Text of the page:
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In After Effects CS5 Essential Training, author Chad Perkins discusses the basic tools, effects, and need-to-know techniques in Adobe After Effects CS5, the professional standard for motion graphics, compositing, and visual effects for video. The course provides an overview of the entire workflow, from import to export, as well as detailed coverage of each stage, including animating text and artwork, adding effects to compositions, working in 3D, and rendering and compressing footage. Exercise files are included with the course.
The last of the five transforms is Scale, basically resizing. So, what we are going to do is open up the Sun and go ahead and press S for Scale. So, as you can see here, we can click and drag this up or down, or in other words, to the right, we can increase in Scale. So, now, for example, it would be 241% of its original size. We can also drag it to the left to make this smaller than it initially was. So, this is 45% of its original size. Typically, you would not want to increase an object or a layer above 100% unless you know what you are doing.
In the case of Illustrator files, and this is part of the magic of why it's so important to work with Illustrator in After Effects, but when you are working with Illustrator files, you can scale them up beyond 100% and it still remains crisp. That's part of the relationship between After Effects and Illustrator and the nature of Illustrator itself. So, I am going to change this;. Just click in here and type 100%. Now, you will notice that there are two values here, just like Position. And like Position, they represent the same thing: the X axis and the Y axis.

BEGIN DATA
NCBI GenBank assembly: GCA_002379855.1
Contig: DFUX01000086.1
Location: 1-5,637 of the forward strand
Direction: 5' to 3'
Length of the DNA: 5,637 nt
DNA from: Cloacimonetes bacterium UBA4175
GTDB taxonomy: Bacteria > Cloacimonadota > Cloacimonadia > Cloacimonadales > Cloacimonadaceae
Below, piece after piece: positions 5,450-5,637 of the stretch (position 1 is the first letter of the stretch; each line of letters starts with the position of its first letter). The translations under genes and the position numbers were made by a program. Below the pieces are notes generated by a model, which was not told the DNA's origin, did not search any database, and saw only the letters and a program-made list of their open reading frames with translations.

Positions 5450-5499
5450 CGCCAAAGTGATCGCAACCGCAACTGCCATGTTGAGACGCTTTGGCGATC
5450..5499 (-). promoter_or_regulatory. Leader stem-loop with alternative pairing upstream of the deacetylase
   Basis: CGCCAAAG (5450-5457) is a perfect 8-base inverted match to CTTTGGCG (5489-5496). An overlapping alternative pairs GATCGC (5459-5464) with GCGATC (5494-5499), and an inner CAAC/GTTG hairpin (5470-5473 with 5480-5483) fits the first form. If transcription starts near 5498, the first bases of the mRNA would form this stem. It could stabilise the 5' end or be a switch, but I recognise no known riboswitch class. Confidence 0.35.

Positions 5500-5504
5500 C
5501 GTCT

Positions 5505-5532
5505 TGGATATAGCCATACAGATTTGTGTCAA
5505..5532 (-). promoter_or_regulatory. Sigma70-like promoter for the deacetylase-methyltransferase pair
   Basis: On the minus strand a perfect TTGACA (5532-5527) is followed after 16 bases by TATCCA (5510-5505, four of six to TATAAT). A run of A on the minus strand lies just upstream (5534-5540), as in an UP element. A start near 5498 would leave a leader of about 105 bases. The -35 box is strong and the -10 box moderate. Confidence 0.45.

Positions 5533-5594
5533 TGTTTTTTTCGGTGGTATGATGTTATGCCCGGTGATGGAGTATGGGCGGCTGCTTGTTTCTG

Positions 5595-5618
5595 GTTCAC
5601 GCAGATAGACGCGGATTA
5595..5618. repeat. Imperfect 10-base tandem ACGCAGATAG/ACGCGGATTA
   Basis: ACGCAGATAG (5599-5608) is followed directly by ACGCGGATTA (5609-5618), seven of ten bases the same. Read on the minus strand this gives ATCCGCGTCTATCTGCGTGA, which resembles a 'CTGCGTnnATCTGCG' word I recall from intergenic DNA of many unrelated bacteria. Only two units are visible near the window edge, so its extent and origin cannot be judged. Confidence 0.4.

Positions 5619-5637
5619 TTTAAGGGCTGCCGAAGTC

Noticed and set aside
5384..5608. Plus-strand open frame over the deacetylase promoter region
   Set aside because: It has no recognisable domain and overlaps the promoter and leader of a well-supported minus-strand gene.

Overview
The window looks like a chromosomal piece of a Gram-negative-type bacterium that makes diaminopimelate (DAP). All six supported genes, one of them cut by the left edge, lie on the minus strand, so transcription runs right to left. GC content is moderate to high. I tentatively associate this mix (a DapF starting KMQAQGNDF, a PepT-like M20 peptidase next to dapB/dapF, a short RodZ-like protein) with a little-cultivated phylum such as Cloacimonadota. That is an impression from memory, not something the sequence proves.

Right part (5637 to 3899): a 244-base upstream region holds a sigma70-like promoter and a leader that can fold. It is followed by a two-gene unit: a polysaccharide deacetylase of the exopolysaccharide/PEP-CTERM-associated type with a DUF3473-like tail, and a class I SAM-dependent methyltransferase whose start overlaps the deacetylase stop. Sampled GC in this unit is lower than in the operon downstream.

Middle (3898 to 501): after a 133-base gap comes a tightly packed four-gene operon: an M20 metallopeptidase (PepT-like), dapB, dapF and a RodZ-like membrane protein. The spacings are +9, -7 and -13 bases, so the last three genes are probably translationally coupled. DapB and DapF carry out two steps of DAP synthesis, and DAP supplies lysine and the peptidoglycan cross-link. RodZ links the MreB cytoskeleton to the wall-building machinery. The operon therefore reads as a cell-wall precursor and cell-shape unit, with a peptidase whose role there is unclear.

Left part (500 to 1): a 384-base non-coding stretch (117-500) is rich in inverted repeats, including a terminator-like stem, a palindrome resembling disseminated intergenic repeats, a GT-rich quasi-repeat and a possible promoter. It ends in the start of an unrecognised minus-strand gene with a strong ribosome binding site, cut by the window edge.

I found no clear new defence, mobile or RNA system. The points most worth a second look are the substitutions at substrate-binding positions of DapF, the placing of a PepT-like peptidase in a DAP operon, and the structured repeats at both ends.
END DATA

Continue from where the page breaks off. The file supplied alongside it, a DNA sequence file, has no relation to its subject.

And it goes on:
In other words, the X Scale, the left to right Scale, and the vertical Scale, the Y Scale on the right here. By default, there is this little chain-link, which means that the proportions are constrained. So, if you adjust X or Y, then both dimensions move equally. But if you were to click this to uncheck it, then you can scale width and height independently. Now, in the case of the Sun, that looks just terrible. So, I take this back to 100%. And actually what I am going to do for Scale, to animate it, is I want to start at the beginning before the Sun even animates on, maybe like right here.
I want to take this down slightly smaller, maybe 75%. We will start there and see how that goes, and click the Stopwatch for Scale. We want to animate this. I am going to drag my Current Time Indicator to the end of the composition and make this a little bit above 100%. Maybe that's too big, maybe around 115, 120, somewhere around there. Then if we preview this, we have a sun that comes up that scales and gradually increases.